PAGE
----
This Week in Culinary School: Externship Week 4

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Top Three Things I Learned This Week

  1.  More Plating– I’m at my midway point of my externship (!), and am pretty comfortable plating all of the cold appetizers at lunch, which I’m very proud of.  Of course there is room for improvement, but it’s great not to feel so deer-in-the-headlights anymore.  The photo above shows one of the newest platings I’ve learned, for the lamb tartare.  I continue to make some errors, especially at dinner service, which I only do once a week and which is also more complex and extensive, but I am getting better day by day, which is the point, really.  I was surprised with a midterm evaluation, which was quite positive, thankfully (phew!)  Three more weeks to go!

 

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2.  It’s a Delicate Procedure– One of the dinner prep tasks I did this week was to carefully slice blanched sugar snap peas exactly in half, peas still attached.  This is as delicate as it appears.  As I sliced my way through several quarts of these peas, I kept thinking my head that I was performing a delicate procedure, and perhaps a scapula was needed.  I wonder if anyone else in the kitchen has these thoughts?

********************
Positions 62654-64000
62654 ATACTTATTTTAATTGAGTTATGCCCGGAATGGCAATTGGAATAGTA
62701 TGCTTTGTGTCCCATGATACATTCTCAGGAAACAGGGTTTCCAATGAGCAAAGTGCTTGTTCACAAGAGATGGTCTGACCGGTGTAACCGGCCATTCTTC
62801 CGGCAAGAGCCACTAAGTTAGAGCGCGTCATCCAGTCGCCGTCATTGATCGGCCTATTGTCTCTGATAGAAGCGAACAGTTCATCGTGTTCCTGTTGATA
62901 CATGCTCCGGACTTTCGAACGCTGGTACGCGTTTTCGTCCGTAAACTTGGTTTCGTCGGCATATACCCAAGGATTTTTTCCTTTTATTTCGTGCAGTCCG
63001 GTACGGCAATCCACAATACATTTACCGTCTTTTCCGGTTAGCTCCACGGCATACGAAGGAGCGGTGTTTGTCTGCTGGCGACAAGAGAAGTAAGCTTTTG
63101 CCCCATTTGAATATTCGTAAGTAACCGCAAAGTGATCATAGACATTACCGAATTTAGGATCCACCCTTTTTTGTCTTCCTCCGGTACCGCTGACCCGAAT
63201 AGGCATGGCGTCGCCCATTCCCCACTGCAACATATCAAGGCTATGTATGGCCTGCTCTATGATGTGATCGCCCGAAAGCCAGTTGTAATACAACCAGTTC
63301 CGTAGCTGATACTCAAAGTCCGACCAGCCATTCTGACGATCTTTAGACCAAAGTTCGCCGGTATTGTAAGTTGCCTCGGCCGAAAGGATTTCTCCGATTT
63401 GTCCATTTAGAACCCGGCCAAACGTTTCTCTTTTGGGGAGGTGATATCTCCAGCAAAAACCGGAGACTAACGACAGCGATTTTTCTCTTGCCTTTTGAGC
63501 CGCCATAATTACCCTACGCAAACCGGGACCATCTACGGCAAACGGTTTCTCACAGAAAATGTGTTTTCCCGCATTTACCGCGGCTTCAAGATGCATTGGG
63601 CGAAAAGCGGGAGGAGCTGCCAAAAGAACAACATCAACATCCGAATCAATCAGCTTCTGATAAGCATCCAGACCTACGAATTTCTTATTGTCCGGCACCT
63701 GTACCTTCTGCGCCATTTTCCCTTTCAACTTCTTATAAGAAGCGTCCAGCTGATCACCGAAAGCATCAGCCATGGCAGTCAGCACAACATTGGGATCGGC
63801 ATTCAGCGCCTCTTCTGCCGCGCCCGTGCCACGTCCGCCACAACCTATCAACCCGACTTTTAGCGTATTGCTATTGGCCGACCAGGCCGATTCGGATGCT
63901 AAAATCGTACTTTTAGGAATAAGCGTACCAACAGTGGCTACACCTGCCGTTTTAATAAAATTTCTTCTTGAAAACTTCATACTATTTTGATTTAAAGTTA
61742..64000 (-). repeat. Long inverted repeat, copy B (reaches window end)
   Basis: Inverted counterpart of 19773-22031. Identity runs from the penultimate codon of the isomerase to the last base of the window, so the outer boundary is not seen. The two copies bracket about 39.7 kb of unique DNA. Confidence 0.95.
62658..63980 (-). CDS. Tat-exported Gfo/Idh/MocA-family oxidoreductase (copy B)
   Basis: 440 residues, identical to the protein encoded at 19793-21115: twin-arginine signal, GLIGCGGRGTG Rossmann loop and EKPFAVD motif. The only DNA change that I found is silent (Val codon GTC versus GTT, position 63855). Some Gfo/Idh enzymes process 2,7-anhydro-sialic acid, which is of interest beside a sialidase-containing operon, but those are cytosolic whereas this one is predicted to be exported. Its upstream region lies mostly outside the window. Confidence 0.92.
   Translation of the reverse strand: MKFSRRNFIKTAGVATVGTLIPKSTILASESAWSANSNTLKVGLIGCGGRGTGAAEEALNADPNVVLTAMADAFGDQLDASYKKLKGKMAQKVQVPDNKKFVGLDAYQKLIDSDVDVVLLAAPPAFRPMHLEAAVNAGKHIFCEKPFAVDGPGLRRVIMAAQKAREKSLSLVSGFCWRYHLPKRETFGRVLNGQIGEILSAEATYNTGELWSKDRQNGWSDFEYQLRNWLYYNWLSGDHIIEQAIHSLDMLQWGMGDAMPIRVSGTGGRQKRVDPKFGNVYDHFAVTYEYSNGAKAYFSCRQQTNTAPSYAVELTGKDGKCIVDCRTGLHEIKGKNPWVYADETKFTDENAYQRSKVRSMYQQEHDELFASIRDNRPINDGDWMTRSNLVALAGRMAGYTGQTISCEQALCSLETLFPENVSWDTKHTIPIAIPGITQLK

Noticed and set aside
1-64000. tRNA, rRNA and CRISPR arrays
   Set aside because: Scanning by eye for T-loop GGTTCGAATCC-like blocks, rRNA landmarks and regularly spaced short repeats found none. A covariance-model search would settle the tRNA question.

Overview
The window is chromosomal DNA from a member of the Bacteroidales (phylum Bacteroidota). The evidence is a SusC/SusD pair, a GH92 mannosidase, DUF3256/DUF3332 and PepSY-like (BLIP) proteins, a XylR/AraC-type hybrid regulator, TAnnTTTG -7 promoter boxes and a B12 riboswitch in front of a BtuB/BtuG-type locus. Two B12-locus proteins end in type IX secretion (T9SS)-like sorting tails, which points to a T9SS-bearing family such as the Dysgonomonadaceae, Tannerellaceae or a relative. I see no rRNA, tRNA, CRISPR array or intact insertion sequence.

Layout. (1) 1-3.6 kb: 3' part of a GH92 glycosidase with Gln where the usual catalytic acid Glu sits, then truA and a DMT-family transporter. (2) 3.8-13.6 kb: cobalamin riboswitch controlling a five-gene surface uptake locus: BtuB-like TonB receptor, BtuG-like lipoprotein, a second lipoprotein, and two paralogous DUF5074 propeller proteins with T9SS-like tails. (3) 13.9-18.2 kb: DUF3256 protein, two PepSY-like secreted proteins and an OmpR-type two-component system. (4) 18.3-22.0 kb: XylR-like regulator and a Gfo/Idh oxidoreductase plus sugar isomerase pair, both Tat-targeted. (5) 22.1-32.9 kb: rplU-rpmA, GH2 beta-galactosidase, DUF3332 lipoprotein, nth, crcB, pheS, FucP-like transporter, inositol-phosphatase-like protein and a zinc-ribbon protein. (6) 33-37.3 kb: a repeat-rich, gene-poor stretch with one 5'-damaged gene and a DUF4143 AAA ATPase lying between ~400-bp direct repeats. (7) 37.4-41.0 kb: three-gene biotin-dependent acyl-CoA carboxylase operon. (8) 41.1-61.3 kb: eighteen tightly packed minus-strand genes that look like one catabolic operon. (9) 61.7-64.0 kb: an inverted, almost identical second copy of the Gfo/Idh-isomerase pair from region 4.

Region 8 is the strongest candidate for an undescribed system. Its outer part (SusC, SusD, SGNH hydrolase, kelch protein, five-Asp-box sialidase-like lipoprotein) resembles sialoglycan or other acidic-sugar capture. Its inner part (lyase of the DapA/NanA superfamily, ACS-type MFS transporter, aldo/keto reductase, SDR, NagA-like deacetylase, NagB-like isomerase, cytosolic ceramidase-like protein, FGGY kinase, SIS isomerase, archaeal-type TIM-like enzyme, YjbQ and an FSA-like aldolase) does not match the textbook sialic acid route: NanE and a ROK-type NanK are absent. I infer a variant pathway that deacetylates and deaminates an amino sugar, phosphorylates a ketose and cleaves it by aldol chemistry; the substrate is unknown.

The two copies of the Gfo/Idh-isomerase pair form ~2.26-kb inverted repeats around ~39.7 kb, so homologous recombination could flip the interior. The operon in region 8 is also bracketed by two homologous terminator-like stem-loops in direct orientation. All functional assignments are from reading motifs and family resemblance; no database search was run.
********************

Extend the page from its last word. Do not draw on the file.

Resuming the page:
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3.  Flavor Obsession: Vadouvan– This ground up brown spice doesn’t look like much, but it’s pretty much all I want right now.  This is vadouvan, made fresh in-house.  What’s vadouvan? Think of Indian food married with French fine dining, and this is what you get.  Apparently it originated in the French colony of Pondicherry (now Puducherry), and it’s a French spice blend which is basically a dried and ground form of curry spices with aromatics like shallot, onion, ginger and garlic.    The key difference between this blend and that curry powder you probably have sitting in your pantry right now, besides the very French addition of aromatics, is that it is already pre-cooked, so you can use it like other ground spices and just sprinkle it on your food, which makes it more versatile.  (When you make a curry using curry powder, you need to cook it or else it tastes raw.)  At the restaurant, at my station, we use it to season our lovely chilled golden beet soup (one of the cold appetizers I highly recommend at lunch).  I suggested to one of the pastry chefs that she should make a shortbread with it– or maybe I should.  I am planning to make my own vadouvan one of these days, but if you are not as spice-crazed as I am, you should be able to purchase it from a spice shop, or online.

 

Thanks for coming along on this journey through culinary school! If you’re curious to see what I learned in school, please scroll back to see my weekly posts over the last four months. And come back for more highlights from my externship!

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